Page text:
Farm Table says:
What is the problem?
Due to the frost, lack of rainfall or a combination of both, the farmers of the south-east of SA contemplated several options in effectively utilizing the failed bean crops.
What did the research involve?
The fact sheet involved information on how to efficiently utilize failed bean crops for livestock through farmer experience and limited studies showing that there opportunities to use the failed crop.
What were the key findings?
Grazing a green standing failed bean crop is not a great option as they are unpalatable to livestock but once the crop has dried it can be utilised by livestock very successfully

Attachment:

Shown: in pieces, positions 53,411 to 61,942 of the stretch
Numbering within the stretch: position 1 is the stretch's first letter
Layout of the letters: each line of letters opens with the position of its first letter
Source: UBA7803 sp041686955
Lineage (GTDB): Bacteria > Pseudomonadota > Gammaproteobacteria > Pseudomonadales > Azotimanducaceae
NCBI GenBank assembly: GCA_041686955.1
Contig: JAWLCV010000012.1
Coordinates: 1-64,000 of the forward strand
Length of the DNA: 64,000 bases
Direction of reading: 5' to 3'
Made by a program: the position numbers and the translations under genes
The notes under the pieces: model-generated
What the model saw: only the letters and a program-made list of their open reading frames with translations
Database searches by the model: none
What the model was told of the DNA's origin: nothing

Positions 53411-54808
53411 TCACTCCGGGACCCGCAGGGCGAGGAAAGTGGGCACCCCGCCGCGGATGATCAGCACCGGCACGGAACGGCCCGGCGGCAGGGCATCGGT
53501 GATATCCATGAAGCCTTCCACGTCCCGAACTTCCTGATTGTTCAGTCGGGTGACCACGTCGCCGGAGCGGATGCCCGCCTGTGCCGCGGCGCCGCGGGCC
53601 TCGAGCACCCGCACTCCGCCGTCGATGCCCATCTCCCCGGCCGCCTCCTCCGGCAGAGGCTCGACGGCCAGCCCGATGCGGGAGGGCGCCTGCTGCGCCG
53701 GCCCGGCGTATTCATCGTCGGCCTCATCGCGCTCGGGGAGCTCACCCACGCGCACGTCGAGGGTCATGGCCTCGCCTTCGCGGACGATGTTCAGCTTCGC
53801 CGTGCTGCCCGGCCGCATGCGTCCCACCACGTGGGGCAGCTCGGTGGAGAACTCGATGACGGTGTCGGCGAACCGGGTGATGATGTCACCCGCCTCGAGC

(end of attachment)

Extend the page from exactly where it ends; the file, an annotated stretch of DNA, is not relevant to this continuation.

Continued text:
Hay or Silage
- Failed bean crops can be used to make hay or silage with excellent results, particularly if the plants have not formed pods as the nutrient value is still held in the stem and leaf of the plant
- Farmers are also experimenting mixing beans with cereals such as oats and barley to make good quality silage
- Beans should be cut with a mower conditioner as conditioning hastens stem drying so that the leaves
and stems dry at similar rates and the leaf loss is reduced when making silage or hay
Withholding periods – It is vital to check the label of the herbicides, pesticides or fungicides and uphold to the withholding periods.
A failed bean crop is never going to be as profitable as if it yielded well for grain in a good year, but the crop can be salvaged and used for the benefit of livestock which is a great opportunity for mixed farmers in a drought and a great reason to have livestock in the system.